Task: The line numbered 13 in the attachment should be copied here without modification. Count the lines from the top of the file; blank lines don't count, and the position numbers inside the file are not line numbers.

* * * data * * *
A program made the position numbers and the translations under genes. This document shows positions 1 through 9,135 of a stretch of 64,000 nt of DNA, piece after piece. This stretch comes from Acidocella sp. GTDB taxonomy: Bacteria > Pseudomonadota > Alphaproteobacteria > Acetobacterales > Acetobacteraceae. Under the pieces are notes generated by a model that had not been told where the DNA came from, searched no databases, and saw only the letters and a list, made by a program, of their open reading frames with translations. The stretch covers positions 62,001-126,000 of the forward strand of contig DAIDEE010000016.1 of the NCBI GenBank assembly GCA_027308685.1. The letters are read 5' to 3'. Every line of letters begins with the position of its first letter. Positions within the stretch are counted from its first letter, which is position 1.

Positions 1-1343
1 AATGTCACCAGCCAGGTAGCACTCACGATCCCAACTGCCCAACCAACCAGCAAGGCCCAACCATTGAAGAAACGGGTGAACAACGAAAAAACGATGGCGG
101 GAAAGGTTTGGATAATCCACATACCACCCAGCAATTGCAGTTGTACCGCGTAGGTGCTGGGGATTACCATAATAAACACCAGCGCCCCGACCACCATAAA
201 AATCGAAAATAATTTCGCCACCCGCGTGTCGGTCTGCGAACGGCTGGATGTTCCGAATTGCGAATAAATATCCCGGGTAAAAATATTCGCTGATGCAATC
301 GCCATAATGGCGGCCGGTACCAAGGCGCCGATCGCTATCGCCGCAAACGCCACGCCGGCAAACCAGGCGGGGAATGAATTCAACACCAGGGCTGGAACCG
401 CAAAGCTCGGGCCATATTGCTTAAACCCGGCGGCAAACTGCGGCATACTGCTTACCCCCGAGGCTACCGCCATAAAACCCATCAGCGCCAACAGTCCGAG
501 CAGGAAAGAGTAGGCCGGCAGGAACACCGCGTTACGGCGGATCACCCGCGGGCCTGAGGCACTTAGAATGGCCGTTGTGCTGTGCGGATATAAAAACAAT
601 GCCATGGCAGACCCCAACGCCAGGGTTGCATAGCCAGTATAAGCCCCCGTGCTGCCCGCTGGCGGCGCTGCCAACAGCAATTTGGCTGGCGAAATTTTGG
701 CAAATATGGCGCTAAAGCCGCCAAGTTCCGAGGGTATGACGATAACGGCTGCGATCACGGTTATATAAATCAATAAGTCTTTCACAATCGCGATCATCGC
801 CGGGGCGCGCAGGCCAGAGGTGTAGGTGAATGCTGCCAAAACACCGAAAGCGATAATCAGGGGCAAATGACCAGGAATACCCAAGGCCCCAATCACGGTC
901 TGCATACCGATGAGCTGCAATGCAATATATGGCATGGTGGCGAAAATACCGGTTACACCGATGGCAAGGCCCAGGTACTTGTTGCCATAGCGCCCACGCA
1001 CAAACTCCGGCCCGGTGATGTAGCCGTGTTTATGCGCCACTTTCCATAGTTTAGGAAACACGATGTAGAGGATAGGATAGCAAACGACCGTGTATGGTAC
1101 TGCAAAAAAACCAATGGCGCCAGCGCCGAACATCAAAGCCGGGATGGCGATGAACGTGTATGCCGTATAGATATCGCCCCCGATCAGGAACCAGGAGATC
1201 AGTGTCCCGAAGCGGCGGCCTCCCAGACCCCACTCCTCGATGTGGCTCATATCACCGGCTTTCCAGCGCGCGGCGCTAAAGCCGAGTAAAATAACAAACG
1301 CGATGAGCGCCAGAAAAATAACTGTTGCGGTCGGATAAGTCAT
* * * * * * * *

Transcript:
1001 CAAACTCCGGCCCGGTGATGTAGCCGTGTTTATGCGCCACTTTCCATAGTTTAGGAAACACGATGTAGAGGATAGGATAGCAAACGACCGTGTATGGTAC